Caremark Compliance for the Next Twenty-Five Years

Courtesy of Robert Bird

One of the most influential cases in corporate governance isIn re Caremark Inc. Derivative Litigation (Caremark).[1] In 1996, Caremark imposed a novel duty on boards of directors to make a good faith attempt to implement and exercise oversight over obligations leading to liability. In my manuscript titled, “Caremark Compliance for the Next Twenty-Five Years,” I explore recent subtle changes in Caremark liability and explore how boards can be best prepared for the compliance challenges of the next quarter-century.

Traditionally, boards did not have to do very much to withstand Caremark claims. Only “a sustained or systematic failure of the board to exercise oversight—such as an utter failure to attempt to assure a reasonable information and reporting system exits” would potentially expose the board to liability.[2] Breach of this minimal duty has been difficult for plaintiffs to plead and prove, and the caselaw shows a number of Caremark lawsuits that did not surmount the high proof requirements.

As Caremark approaches its twenty-fifth year, much change has taken place in corporate governance and society. When Caremark was decided, the internet was a new technology, extensive compliance demands tied to the behemoth health care law known as HIPAA had just been enacted, and the influential United States Sentencing Guidelines specifically targeted to organizations were less than five years old. Other major developments such as the financial crisis of 2007-09, the Dodd-Frank Act of 2010, and innumerable other compliance-related developments, had yet to transpire. The legal, ethical, social, and technological environments in which Caremark was decided are substantially different than today. The governance climate of 1996 is significantly different than the climate of 2020.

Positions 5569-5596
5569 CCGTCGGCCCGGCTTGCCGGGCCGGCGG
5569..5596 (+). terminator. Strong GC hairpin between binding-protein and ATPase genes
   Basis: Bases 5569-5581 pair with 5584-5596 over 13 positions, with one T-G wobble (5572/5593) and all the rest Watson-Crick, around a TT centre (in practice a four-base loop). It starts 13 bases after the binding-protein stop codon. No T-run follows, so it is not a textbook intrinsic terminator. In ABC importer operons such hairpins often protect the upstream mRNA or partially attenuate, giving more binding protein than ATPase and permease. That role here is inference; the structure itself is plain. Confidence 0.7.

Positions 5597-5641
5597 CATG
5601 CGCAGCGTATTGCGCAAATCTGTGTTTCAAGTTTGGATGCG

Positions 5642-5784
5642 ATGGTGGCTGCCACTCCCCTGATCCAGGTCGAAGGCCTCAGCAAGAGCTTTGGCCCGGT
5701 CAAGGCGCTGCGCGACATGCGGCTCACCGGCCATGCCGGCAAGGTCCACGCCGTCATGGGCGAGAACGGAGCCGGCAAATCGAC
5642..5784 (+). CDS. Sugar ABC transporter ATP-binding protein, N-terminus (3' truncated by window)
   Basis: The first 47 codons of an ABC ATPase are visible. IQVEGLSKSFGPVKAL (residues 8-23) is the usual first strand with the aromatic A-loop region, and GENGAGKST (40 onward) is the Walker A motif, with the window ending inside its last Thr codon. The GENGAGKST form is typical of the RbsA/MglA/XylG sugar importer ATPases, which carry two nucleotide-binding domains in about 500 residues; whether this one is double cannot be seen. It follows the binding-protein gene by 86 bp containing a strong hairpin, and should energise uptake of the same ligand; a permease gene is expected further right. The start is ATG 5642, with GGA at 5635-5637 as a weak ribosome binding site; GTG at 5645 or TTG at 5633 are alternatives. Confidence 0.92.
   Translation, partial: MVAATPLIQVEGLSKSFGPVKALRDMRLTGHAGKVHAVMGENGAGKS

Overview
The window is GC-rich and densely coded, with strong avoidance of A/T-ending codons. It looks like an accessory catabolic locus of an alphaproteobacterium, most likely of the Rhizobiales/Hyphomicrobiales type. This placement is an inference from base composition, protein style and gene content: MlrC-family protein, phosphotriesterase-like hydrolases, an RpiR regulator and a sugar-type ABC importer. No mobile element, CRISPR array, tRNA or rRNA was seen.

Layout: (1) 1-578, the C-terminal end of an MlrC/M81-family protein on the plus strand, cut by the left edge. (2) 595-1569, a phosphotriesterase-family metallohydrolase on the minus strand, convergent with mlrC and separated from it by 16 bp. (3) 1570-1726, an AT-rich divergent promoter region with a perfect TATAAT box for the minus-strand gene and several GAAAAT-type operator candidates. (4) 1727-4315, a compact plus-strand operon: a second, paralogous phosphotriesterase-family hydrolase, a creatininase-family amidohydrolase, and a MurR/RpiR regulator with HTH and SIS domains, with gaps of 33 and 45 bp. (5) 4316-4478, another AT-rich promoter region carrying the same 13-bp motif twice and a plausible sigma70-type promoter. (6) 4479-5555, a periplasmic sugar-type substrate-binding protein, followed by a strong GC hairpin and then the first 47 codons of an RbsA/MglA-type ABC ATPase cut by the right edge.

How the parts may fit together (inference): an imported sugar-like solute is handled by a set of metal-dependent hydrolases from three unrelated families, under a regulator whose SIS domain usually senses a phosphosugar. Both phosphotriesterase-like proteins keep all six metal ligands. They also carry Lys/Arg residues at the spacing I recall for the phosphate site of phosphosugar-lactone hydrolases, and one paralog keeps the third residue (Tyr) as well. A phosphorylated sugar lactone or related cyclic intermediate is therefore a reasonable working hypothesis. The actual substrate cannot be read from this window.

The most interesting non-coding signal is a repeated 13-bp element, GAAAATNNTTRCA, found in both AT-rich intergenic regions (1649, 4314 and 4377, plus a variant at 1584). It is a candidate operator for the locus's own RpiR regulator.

Marchand and Clovis

There is a sign that Caremark duties may be evolving. Two recent cases, Marchand v. Barnhill [3] and In re Clovis Oncology, Inc. Derivative Litigation,[4] merit close examination. In Marchand, lax food safety standards caused an outbreak of listeria in the ice cream facilities of Blue Bell Creameries. Three consumers died from eating tainted ice cream and more were hospitalized. The plaintiff alleged that Blue Bell’s board lacked a meaningful system of compliance to prevent key compliance risks from reaching the board of directors. In Clovis, a biopharmaceutical company inflated clinical trial test results to investors and regulators related to a promising and potentially lucrative drug therapy for treating lung cancer. Shareholders alleged that the board failed to properly oversee the clinical trial and let the company mislead the market about the drug’s effectiveness.